# AC switch vs DC switch

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#### SJP0tato

##### Senior member
Hi guys,

Looking up switches for a DC application I'm planning on, I've found several that are rated for various voltage/wattage for AC (say 10amps at 120vAC), but I was curious if there's a good, or even an approximation of what this would be for DC. My voltage is going to be small for the DC (in the range of 10-14 volts), but amperage could vary from 0 up to around 15 max.

I found an artice explaining that AC vs DC amperage ratings are very different, and that a switch that can handle 10amps at 120vAC might only handle 0.5amps at 120vDC. But what I'm trying to figure out for my greatly reduced DC voltage range, would a 10amp/120vAC switch be enough to handle the current?

If anyone has any insight it would be appreciated,

Ryan P.

#### bruceb

##### Diamond Member
Question: How do I figure the DC rating of a switch if I know the AC amperage rating?

Answer: Multiply the AC amp rating by 1.8. A switch that has a 10-amp rating at 125 volts AC would be rated at 18 amps at 12 volts DC. Use a 20-amp fuse or circuit breaker to allow for voltage surge. A good rule to remember is "when voltage goes down, amperage goes up."

#### bobsmith1492

##### Diamond Member
Where did the 1.8 rule come from, bruceb?

One to think about is the release of the switch; at high voltages, when a switch is released, it may pull a small arc which damages the switch a lot. That becomes a non-issue in your case.

However, since your switch is only rated for 10A AC, and you want up to 15 A DC, I wouldn't recommend it. DC is more stressful (more power) for the raw amount of current, unless the AC is rated RMS, in which case the switch should be good for 10A - NOT 15, though. If the AC current is maximum or something, its RMS would be even lower, like 7.1A.

The voltage drop across a switch (a very low resistance device) will be very small regardless of the voltage of the supply that is being run through it. The current is the most important thing; more current => more voltage drop => more power dissipated in the contact => higher chance of the switch heating up and melting.

'A good rule to remember is "when voltage goes down, amperage goes up." '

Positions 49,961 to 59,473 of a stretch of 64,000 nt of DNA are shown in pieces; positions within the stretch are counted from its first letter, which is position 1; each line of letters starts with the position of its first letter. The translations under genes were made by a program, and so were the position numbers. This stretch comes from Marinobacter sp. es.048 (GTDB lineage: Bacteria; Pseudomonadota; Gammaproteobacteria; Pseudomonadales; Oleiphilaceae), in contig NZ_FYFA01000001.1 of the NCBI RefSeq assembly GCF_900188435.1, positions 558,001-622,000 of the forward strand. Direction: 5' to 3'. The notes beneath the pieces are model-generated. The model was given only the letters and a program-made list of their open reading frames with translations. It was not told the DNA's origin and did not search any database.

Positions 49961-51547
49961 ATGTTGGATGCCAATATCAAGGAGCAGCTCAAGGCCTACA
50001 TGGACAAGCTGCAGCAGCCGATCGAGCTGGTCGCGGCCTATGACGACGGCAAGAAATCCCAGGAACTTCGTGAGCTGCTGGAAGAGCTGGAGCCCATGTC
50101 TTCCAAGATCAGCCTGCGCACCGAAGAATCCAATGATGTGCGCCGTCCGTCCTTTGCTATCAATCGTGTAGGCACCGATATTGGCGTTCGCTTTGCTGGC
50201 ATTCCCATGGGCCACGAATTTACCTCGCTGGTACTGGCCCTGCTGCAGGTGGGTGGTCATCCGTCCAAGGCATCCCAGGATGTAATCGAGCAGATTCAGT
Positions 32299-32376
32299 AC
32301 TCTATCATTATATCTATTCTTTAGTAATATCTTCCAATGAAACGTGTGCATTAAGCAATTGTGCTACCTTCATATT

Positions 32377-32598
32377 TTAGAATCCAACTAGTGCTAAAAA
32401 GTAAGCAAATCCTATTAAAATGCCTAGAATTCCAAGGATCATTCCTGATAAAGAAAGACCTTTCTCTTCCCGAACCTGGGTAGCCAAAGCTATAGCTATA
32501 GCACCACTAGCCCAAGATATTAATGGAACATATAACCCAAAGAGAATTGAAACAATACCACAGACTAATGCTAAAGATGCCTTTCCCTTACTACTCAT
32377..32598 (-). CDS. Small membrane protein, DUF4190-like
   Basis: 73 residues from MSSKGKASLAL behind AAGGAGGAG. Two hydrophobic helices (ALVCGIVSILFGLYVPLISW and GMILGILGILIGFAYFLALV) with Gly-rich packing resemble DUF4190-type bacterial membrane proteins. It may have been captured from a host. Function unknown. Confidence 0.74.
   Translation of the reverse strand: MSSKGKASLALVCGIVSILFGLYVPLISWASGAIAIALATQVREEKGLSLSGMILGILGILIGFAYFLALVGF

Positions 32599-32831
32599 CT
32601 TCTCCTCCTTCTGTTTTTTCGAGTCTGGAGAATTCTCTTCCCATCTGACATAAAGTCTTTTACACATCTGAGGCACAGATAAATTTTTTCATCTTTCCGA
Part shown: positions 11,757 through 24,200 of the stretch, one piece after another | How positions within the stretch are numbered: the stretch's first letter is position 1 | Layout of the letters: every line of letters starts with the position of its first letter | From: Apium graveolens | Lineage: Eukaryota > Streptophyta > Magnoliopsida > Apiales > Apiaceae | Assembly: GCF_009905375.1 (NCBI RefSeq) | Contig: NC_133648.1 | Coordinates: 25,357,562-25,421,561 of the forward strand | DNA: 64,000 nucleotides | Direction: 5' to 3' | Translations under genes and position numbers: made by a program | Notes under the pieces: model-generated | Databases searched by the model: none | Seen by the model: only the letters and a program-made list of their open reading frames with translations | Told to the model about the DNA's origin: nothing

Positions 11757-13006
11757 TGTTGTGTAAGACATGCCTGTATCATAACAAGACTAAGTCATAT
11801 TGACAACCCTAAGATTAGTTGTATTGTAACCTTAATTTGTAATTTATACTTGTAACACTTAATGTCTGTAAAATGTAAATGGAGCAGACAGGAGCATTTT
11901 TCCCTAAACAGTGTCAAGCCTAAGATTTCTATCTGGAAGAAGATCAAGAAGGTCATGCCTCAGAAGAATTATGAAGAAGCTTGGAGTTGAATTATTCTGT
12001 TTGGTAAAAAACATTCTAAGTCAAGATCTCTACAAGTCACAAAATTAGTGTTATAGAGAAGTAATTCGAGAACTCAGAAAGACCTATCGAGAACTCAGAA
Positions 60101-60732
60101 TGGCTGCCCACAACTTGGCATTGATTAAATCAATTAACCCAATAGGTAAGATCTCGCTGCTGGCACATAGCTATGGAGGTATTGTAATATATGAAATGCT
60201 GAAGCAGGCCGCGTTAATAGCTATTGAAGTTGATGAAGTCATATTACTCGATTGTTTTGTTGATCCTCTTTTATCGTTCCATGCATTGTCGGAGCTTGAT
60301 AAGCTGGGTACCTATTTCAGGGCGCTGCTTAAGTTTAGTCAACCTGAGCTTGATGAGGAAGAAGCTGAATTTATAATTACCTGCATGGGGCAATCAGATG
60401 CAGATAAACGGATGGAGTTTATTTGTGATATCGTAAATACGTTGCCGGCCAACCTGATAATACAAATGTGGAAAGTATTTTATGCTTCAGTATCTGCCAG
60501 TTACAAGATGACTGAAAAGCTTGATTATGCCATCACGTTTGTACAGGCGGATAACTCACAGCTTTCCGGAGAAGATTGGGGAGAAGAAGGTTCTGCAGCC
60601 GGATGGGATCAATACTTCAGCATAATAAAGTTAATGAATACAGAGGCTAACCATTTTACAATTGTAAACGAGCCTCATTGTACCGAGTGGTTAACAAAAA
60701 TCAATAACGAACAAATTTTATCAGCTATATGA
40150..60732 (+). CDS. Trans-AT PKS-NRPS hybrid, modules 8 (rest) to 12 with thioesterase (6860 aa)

This wouldn't really apply to a switch, except in the breaking situation (high voltages pull an arc); the voltage across the switch WILL NOT go down if the current through it is the same.

#### DrPizza

##### Administrator Elite Member Goat Whisperer
Wouldn't the heat generated in the switch be caused by I^2R types of losses? As long as the resistance in the circuit is >> the resistance in the switch, couldn't the voltage simply be ignored? (I could be quite wrong.) I really haven't much experience in going back and forth between AC and DC using the same components.

#### PowerEngineer

##### Diamond Member

When it comes to switches, the big difference between AC and DC is that AC naturally has "current zeros" twice a cycle. As you open the contacts, you'll draw an arc until there's a current zero which obviously means it extinquishes. Assuming the current and voltage are somewhat in phase, the voltage across the contacts at the time will also be relatively low. This gives the ionized air formed by the arc some time to dissapate before the voltage rises to a maximum, and so the air gap should hold. With DC, there are no current zeros. You have to break the current by separating the contacts across so much air that the voltage isn't enough to maintain the ionized path. This means that the AC rating of a switch should be higher than its DC rating. I'm guessing that a 120 VAC switch might handle 14 VDC, but (as others have said) I'd look for one with at least a 20 amp rating. My advice is to consider using automotive parts rated for similar volatges and currents; maybe a starter relay

#### MrDudeMan

##### Lifer
Originally posted by: PowerEngineer